Draghi Aims ECB's Killer Blow in 11th Round Versus Deflation

HSBC’s Major Says Don’t Bet Against Draghi
  • Survey shows most economists see QE boost at March 10 meeting
  • Investors have already priced in further cut to deposit rate

Mario Draghi is about to attempt his 11th round in the European Central Bank’s epic fight against the threat of deflation.

The ECB president and his colleagues have unleashed significant stimulus to reignite price growth in the euro zone at 10 of the 47 monetary-policy meetings since he took the helm, only to see the region slapped as recently as last week with a negative inflation rate. For this week’s decision, economists in a Bloomberg survey are nearly unanimous in predicting action, and the good news for Draghi is that most say it’ll be enough.

The results of the poll signal what officials might have to deliver if they want to avoid a repeat of December, when a tweak to stimulus underwhelmed investors and sparked a market selloff. Just three months on, with consumer prices falling again and the outlook worsening, the central bank faces a critical test of its credibility.

“Draghi will not want to disappoint markets again,” said Holger Sandte, chief European analyst at Nordea Markets in Copenhagen. “I struggle to imagine that all the conventional and unconventional measures can – one far day – be unwound smoothly. But the ECB’s more immediate worry is to prevent the risk of deflation from increasing."

The euro fell for the first time in four days on Monday. The single currency was down 0.4 percent to $1.0967 as of 4:19 p.m. Frankfurt time.

Nearly three-quarters of the economists surveyed expect the ECB to expand monthly bond purchases on Thursday, and all but one see the deposit rate being cut further below zero.

Among those who foresee quantitative easing being expanded, the median estimate is for an increase to 75 billion euros ($82 billion) a month. The central bank currently buys an average of 60 billion euros a month -- data published Monday showed it spent 62 billion euros in February.

Under the ECB’s pledge to buy debt until at least March 2017, that would add almost 200 billion euros to the 1.5 trillion-euro program. More than a third of respondents said Draghi will announce an extension past that date, with most of those saying it’ll be stretched until at least the final quarter of next year.

The deposit rate will probably be cut by 10 basis points to minus 0.4 percent, the survey showed. That’s in line with investor bets based on swaps on the euro overnight index average. Two-thirds of respondents said the ECB will introduce a tiered deposit rate, or a similar system, to reduce a profit squeeze on banks that threatens to curb lending.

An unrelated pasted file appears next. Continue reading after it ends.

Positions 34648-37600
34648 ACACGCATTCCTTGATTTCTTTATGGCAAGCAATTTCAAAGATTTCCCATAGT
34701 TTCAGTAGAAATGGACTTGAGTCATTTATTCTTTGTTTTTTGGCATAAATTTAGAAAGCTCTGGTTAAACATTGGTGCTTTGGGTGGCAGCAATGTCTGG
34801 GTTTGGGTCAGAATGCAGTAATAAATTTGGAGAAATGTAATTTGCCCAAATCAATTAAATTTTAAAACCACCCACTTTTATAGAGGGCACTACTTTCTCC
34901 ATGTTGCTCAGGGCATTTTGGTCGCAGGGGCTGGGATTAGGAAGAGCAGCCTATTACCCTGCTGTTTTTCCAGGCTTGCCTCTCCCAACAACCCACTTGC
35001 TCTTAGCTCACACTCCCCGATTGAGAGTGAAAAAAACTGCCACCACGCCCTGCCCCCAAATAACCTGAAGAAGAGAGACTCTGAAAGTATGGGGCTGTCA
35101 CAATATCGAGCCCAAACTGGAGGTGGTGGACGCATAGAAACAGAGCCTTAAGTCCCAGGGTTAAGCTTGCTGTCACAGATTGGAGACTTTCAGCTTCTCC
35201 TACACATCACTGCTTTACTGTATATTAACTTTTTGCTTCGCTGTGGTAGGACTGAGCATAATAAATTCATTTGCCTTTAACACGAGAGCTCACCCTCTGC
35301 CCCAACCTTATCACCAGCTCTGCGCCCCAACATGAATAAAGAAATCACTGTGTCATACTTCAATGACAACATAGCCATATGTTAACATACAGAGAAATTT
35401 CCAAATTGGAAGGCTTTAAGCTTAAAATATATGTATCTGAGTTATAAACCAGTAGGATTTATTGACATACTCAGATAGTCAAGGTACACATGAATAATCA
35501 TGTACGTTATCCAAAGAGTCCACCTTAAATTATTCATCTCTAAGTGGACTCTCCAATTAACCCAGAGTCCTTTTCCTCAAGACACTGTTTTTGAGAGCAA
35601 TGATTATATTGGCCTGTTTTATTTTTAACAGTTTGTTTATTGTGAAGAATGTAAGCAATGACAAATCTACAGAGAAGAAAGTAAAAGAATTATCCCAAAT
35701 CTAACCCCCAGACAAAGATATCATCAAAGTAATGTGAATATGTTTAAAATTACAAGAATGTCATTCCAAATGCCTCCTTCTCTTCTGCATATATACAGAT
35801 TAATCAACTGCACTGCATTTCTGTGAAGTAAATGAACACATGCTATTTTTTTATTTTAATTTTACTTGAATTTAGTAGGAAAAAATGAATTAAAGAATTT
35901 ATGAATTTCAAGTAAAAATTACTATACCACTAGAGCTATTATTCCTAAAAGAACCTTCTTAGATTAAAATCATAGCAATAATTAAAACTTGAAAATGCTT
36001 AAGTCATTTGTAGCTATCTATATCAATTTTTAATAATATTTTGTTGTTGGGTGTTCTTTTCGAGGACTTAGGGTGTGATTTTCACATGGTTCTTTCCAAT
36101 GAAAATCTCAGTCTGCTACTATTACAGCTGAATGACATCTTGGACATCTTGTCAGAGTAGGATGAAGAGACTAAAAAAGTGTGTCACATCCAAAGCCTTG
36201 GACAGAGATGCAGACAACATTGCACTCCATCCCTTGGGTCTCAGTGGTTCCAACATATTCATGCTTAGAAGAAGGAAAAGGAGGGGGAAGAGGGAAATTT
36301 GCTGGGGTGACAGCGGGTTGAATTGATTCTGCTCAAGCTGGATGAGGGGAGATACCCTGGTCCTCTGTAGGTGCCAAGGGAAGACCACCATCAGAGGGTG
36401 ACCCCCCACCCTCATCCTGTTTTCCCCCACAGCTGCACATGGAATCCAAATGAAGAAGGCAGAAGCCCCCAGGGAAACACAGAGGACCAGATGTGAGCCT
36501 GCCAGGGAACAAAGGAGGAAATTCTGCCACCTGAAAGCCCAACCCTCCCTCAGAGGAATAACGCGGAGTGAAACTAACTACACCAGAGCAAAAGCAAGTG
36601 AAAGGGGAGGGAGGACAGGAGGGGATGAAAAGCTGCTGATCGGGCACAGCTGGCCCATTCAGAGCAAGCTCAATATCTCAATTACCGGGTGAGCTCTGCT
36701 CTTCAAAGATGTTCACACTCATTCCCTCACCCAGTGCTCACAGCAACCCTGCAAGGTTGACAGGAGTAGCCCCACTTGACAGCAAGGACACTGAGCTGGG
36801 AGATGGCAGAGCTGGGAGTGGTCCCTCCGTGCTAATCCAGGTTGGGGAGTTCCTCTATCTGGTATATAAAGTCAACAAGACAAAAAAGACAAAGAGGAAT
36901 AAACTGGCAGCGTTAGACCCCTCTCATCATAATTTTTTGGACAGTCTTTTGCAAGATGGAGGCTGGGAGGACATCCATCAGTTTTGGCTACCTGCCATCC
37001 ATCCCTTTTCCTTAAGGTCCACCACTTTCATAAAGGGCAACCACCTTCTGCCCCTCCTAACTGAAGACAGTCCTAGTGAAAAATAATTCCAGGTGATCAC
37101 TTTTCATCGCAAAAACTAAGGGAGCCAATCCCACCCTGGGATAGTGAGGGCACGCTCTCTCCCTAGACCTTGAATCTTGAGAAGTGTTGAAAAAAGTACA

Since he became ECB president in November 2011, Draghi has announced eight interest-rate cuts, two long-term loan programs for banks, and an asset-purchase program that has been both expanded and extended,citing the risk of weak price growth. He’s also introduced forward guidance on rates, eased refinancing operations, and created an emergency bond-buying plan for stressed economies that has never been used.

After all that, inflation is running at minus 0.2 percent, and revised ECB macroeconomic forecasts to be published on Thursday may show the goal of returning consumer price growth to just under 2 percent being pushed further and further out. While a market gauge of inflation expectations jumped last week, the measure has still fallen significantly in recent months. The Sentix economic index for the euro area published on Monday slid for a third month.

In short, as Executive Board member Peter Praet has noted, the credibility of the central bank is at stake.

“It is clear that the impact of ultra-easy monetary policy has only been successful to a limited degree,” said Alan McQuaid, chief economist at Merrion Capital Group Ltd. in Dublin. “‘We still think Draghi will do all in his power to achieve the 2 percent inflation goal.”

Economists in the survey signaled that the ECB president has the potential to do enough at this meeting to succeed. More than 70 percent said there would be no further expansion in monthly QE purchases after this month. Sixty percent said there would be no further cuts in the deposit rate, though a third predicted another reduction by June. Among those expecting another decrease, the median estimate is for 10 basis points.

Eighty percent said the ECB will reach its inflation goal before Draghi’s term expires in October 2019, down just slightly from 83 percent in January’s survey.

Any tiered system for the deposit rate might draw on the experience of Switzerland, Denmark, Sweden or Japan, where lenders are granted some exemptions. The ECB has said it’s studying the systems used by other central banks.

Changes to the breadth of QE are less likely for now. Only 30 percent of respondents expect the ECB to include corporate-bond purchases in the program, which is currently restricted to government and agency debt, covered bonds and asset-backed securities. National central banks -- especially Germany -- could run short on qualifying government debt before the program ends.

“Corporate bonds and non-performing loans are the most obvious addition,” said Claus Vistesen, chief euro-zone economist at Pantheon Macroeconomics Ltd. “But I think the ECB will shy away from that at this point.”

For now, the chief focus will be on ensuring Draghi can convince investors he’s still able to revive inflation and so underpin the euro area’s recovery in the face of global weakness.

“Market expectations haven risen considerably,” said Christopher Matthies, an economist at Sparkasse Suedholstein in Neumuenster, Germany. “Expectation management has to be crucial, and a primary concern for the ECB after the December disappointment.”

Before it's here, it's on the Bloomberg Terminal. LEARN MORE